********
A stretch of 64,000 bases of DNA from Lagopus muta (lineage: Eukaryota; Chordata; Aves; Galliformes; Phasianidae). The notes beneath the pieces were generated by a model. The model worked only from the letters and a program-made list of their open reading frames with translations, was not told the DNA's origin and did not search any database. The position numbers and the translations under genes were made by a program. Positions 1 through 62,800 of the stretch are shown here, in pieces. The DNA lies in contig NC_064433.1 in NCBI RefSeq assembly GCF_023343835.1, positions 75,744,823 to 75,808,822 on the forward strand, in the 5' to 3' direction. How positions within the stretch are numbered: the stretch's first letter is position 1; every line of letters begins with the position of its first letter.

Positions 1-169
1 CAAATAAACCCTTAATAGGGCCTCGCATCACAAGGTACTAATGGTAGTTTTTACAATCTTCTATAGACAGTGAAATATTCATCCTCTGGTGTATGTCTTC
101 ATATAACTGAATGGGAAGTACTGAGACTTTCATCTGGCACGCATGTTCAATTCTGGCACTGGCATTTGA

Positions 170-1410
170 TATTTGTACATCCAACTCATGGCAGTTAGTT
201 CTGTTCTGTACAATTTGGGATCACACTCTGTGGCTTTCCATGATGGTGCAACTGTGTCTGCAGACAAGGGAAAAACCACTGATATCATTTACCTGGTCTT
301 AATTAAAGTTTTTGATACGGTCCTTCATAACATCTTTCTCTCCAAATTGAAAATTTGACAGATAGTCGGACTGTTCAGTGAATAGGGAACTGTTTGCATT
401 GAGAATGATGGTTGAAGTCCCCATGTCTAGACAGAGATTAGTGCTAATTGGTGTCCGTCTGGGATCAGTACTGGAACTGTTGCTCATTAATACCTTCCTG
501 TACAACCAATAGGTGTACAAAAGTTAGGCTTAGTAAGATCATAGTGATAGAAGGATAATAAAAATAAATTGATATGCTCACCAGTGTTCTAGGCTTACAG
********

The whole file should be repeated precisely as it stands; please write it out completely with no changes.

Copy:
A stretch of 64,000 bases of DNA from Lagopus muta (lineage: Eukaryota; Chordata; Aves; Galliformes; Phasianidae). The notes beneath the pieces were generated by a model. The model worked only from the letters and a program-made list of their open reading frames with translations, was not told the DNA's origin and did not search any database. The position numbers and the translations under genes were made by a program. Positions 1 through 62,800 of the stretch are shown here, in pieces. The DNA lies in contig NC_064433.1 in NCBI RefSeq assembly GCF_023343835.1, positions 75,744,823 to 75,808,822 on the forward strand, in the 5' to 3' direction. How positions within the stretch are numbered: the stretch's first letter is position 1; every line of letters begins with the position of its first letter.

Positions 1-169
1 CAAATAAACCCTTAATAGGGCCTCGCATCACAAGGTACTAATGGTAGTTTTTACAATCTTCTATAGACAGTGAAATATTCATCCTCTGGTGTATGTCTTC
101 ATATAACTGAATGGGAAGTACTGAGACTTTCATCTGGCACGCATGTTCAATTCTGGCACTGGCATTTGA

Positions 170-1410
170 TATTTGTACATCCAACTCATGGCAGTTAGTT
201 CTGTTCTGTACAATTTGGGATCACACTCTGTGGCTTTCCATGATGGTGCAACTGTGTCTGCAGACAAGGGAAAAACCACTGATATCATTTACCTGGTCTT
301 AATTAAAGTTTTTGATACGGTCCTTCATAACATCTTTCTCTCCAAATTGAAAATTTGACAGATAGTCGGACTGTTCAGTGAATAGGGAACTGTTTGCATT
401 GAGAATGATGGTTGAAGTCCCCATGTCTAGACAGAGATTAGTGCTAATTGGTGTCCGTCTGGGATCAGTACTGGAACTGTTGCTCATTAATACCTTCCTG
501 TACAACCAATAGGTGTACAAAAGTTAGGCTTAGTAAGATCATAGTGATAGAAGGATAATAAAAATAAATTGATATGCTCACCAGTGTTCTAGGCTTACAG